One innocent faux pas when you are networking can leave a memorable impression that loses you potential contacts. Consider these tips, networking etiquette, to ensure that you get the best results from your networking;

1. Respect Your Contacts

Avoid giving someone the name of one of your contacts without asking permission of that person first. Instead, you can say something like, “I know someone who might be able to help you. Let me ask her if it’s ok to give you her name and get back to you.”

2. Dress For Success

Within the first seven seconds of meeting, people will have a solid impression of who you are — and some research suggests a tenth of a second is all it takes to start determining traits like trustworthiness. How you look when you attend a networking event (or business meeting) will impact of the impression people have of you.

Represent your brand by the way that you dress. It is perfectly acceptable to attend a networking event in overalls if you wear them for work. If you are not sure of the appropriate attire for the event you attending then ask and my recommendation is to dress “up” rather than casually.

3. Do What You Say You Will Do

If you said you’ll introduce someone to one of your contacts, make sure you follow-up with the name and number after checking with that person. If you promised to send someone information about another event, make a note to send it.

I have a template email setup in G-Suite so that I can respond quickly and it has the bullet points as an aide-memoire so that I remember to email all the information I promised.

4. Schedule A Telephone Appointment

Speaking to someone on the phone is less time-consuming than an email, but it still requires an appointment. Send an email or message via social media first to request a call, and be open to them saying no. If you do get to talk, call at the agreed time and, if it is relative, double check the time zones.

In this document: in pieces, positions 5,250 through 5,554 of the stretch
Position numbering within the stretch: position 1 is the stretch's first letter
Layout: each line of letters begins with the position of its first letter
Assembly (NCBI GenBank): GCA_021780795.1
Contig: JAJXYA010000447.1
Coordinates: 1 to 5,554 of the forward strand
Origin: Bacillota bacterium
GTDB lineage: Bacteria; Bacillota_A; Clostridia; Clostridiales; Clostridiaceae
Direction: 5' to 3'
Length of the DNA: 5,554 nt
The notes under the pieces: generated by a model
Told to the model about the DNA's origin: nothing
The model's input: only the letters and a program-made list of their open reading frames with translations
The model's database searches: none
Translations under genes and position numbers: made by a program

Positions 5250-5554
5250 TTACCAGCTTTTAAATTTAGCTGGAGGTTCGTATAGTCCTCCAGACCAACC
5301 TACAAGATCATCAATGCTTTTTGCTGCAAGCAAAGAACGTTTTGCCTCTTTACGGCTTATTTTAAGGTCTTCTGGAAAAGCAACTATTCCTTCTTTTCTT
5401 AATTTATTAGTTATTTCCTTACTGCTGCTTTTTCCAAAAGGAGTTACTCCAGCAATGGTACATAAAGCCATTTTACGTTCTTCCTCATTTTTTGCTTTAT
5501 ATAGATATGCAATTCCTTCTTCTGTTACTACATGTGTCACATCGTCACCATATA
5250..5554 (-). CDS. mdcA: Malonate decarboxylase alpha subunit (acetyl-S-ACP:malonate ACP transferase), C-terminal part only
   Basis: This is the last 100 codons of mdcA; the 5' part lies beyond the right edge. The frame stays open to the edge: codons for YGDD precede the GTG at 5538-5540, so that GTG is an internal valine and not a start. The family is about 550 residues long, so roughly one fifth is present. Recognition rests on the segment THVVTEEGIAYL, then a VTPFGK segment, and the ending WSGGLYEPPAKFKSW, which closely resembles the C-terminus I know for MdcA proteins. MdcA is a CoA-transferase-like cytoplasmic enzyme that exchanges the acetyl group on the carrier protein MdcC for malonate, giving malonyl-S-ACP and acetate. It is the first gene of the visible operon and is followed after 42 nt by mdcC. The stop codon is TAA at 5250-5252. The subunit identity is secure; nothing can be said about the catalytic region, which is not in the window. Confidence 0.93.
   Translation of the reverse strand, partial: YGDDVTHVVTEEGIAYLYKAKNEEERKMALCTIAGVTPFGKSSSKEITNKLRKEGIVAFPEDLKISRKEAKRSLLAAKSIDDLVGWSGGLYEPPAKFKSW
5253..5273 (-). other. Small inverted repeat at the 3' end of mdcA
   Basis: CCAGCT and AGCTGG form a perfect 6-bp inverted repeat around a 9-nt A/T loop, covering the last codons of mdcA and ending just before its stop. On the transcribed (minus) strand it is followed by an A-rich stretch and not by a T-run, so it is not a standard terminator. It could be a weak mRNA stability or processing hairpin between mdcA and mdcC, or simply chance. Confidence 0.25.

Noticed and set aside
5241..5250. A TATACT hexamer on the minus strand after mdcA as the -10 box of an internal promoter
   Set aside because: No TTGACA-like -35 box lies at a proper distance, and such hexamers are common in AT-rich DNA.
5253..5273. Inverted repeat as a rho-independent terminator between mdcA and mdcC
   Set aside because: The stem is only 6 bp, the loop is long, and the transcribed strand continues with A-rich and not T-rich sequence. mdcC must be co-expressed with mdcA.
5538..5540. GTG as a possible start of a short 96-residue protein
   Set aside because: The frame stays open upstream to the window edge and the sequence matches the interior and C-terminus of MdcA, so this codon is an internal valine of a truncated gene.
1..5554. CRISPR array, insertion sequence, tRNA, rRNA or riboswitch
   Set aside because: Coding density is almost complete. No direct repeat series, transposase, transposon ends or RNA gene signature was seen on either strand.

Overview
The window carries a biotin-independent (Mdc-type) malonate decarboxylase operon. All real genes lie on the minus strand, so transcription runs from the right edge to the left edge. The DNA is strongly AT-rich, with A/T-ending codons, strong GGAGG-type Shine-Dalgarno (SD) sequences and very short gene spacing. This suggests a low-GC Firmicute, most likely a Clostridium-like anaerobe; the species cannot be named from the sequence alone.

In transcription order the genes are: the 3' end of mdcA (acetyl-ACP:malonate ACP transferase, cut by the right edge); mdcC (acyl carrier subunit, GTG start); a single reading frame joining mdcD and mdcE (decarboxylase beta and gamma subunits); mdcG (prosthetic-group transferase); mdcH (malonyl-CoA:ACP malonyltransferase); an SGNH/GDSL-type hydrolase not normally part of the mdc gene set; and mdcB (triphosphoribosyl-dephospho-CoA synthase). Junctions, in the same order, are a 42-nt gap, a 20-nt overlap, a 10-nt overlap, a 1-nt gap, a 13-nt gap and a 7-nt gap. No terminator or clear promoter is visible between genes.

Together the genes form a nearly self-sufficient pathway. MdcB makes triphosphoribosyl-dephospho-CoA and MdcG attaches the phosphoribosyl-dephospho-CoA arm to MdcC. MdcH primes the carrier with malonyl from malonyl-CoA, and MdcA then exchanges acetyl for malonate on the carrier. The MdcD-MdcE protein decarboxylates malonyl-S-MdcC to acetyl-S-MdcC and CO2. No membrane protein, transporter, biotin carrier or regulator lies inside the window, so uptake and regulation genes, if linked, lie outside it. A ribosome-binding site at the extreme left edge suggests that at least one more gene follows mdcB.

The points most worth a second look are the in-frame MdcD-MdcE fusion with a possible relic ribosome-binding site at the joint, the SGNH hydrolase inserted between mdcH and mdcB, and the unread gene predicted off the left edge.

My personal preference is to have an agenda/objectives for the call.

5. Remember Them

Even if you haven’t made specific commitments to your new contacts, you do need to make an effort to stay visible and develop those relationships. Connect on social media, comment on their blogs, send holiday cards (virtual or physical).

6. Thank Everyone

As part of your follow-up, make sure you thank everyone who provided the slightest tip, name, advice, or other helpful piece of information. Tailor your thank-you based on the person and the help offered. You can send a private message on LinkedIn, a formal thank-you card, on Facebook or even a Tweet.

Use your common sense in all your networking. Relationships time and work to nurture, whether they’re personal or business. Make the time to take care of the little things and you’ll earn a reputation for professionalism and courtesy that people respect.